MIgrating from Windows Server 2003 for Small Business Server to Windows Server 2012 Std

currently have a domain controller running Win 2003 SBS, acts as file and print server too. Want to replace it, so I bought a Windows 2012 Std server, 64 bit. I powered it up, did all the Windows updates, antivirus, all the std stuff to get it ready and I plugged it into my network switch. I was able to easily join this to my domain, and reboot and log into my domain account. I can see and PING the current DC as well as the Win 7 client PCs. SO far so good. Now I need to assign roles to it and promote it to a DC. I was reading an article on how to do this and it said the first step is to ensure your current DC is at domain functional level 2003 or better. So I did that and the current DC is only at level Windows 2000 Native. It gives me the option to raise it to Windows Server 2003 but it also says its irreversible, which scares the he4ck out of me because I cannot bring my office of 20 employees to a halt if raising this screws things up. I don't want to end up with a broken DC and a brand new one that hasn't even been set up yet.

I assume the current DC needs to be at level 2003 or better so when I promote the new DC it can "talk" to it and replicate things, that is my guess anyway. So my question is, should I go ahead and raise the level of the existing DC to 2003 from 2000 or does someone know a good reason not to.

thx experts....BobR
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I suppose this is physical hardware?  Otherwise you could take a sbapshot.

check this page for assistance on doing that!

Be aware that Support for Windows Server 2003 ended on July 14, 2015
bobrossi56Author Commented:
Yes, its a physical server not a VM.
Casey WeaverManaged Services Windows Engineer IIICommented:
You should go ahead and raise the level, it's the only way the 2012 server can communicate. Don't let it scare you, the warning is mainly to point out that you can't bring an older dc into the mix. Back in the day this meant that when you raised the level to 2003, you 1. Couldn't have any other domain controllers than 2003 on the network. And 2. If for some reason you needed to bring in a 2000 dc after the upgrade, you couldn't reverse the upgrade to be able to do so. This warning is still in place today, ex 2012 functional cannot have a 2008r2 domain controller in it. All that being said, I've never seen an environment that small not be successful.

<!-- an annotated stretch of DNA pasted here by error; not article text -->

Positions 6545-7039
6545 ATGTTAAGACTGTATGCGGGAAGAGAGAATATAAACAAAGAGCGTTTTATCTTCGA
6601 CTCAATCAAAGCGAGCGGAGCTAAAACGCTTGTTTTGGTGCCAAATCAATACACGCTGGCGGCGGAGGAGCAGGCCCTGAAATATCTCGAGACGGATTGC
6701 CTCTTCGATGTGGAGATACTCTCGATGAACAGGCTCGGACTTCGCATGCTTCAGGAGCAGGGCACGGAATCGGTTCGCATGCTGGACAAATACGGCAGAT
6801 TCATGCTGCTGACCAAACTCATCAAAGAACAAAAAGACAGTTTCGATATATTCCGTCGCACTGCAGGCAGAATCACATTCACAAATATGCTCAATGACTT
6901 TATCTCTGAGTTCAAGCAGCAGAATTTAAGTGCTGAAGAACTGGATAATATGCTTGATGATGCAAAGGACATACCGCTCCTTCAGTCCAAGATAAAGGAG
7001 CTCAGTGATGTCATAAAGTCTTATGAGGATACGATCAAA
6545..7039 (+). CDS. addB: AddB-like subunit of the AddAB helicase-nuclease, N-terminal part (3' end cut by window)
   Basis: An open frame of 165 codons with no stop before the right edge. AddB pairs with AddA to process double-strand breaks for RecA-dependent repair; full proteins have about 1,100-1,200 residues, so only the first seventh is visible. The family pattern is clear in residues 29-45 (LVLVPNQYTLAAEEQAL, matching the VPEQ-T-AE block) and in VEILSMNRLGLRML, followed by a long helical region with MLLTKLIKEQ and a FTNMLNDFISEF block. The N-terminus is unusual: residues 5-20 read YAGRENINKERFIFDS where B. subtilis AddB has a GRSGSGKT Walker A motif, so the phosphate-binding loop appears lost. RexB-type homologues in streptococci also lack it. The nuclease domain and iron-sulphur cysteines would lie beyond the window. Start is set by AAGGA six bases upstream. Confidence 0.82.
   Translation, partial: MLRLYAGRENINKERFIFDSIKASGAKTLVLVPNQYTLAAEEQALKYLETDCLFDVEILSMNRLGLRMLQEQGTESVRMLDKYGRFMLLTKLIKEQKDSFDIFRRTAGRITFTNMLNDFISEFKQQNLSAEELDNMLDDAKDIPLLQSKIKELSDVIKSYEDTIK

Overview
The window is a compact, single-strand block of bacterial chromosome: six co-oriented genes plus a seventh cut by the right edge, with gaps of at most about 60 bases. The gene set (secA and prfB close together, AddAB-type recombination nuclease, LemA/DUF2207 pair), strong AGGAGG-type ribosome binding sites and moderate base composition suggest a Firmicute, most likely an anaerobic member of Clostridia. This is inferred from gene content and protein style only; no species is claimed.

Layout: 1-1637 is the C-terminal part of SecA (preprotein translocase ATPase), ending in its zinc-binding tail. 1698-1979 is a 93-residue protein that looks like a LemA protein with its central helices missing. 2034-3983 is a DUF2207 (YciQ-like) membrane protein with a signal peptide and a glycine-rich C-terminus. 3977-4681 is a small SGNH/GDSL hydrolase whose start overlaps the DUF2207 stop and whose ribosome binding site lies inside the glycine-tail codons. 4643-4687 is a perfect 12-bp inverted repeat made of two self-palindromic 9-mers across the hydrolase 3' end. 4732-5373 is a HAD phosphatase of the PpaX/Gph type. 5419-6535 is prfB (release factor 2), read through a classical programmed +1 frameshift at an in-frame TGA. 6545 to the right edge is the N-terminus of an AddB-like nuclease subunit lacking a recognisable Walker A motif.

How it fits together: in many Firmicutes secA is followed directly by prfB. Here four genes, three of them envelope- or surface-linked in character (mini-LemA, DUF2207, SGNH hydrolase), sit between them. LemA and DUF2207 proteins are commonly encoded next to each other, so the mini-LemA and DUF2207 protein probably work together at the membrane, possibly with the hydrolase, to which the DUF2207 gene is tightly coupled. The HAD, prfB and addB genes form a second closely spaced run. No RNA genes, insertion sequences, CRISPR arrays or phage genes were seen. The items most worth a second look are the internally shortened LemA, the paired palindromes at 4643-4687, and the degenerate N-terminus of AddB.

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Read the documentation i gave you, and go.
If i where you i would later raise it on the 2012R2 to 2012. Since the stop on the 2003 version.
bobrossi56Author Commented:
OK, I will do this tonight and keep my fingers crossed and report back. Thanks thus far...
I would test in a lab first.  You can virtualize it using vmware converter.

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Mal OsborneAlpha GeekCommented:
Should be fine.  Provided you have no NT4 or Windows 2000 DCs on the site, nothing much noticeable will change. You will gain a few extra features, like the ability to drag and drop objects in ADUC, and make changes to multiple objects at once.

As usual, having backups before doing ANYTHING is best practice, but were it me I would just do it. I have made this change dozens of times, and never seen anything untoward happen.
Lee W, MVPTechnology and Business Process AdvisorCommented:
For people with experience and who understand how Active Directory works, this is easy and a bit of a no-brainer... but here's the problem.... NONE OF US HERE can see everything you have.  If you don't know AD well enough to know how this basic setting affects things, you probably don't yet have the knowledge to do this to your PRODUCTION system.

Should it be fine?  Yes... MOST LIKELY, it will... but if you really cannot bring my office of 20 employees to a halt, then why are YOU doing this?  Hire a professional to do it for you, then you can learn with them and manage after it's done.  Otherwise, you should be setting up testing environments and doing this AT LEAST TWICE in a test environment to learn what the consequences are.  And while we're talking about raising the domain and forest functional levels, there's a lot more that should be done to ensure you don't end up with MAJOR network problems.  BOOKS have been written on AD so summarizing it for someone who doesn't have much experience is at best dangerous.

Setup test networks, do this there, spend 3-6 weeks learning it and then do it yourself.  If you don't have that kind of time / don't expect to make a career out this, then hire someone to get it done right the first time.
bobrossi56Author Commented:
Worked like a charm, thanks all
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Windows Server 2003

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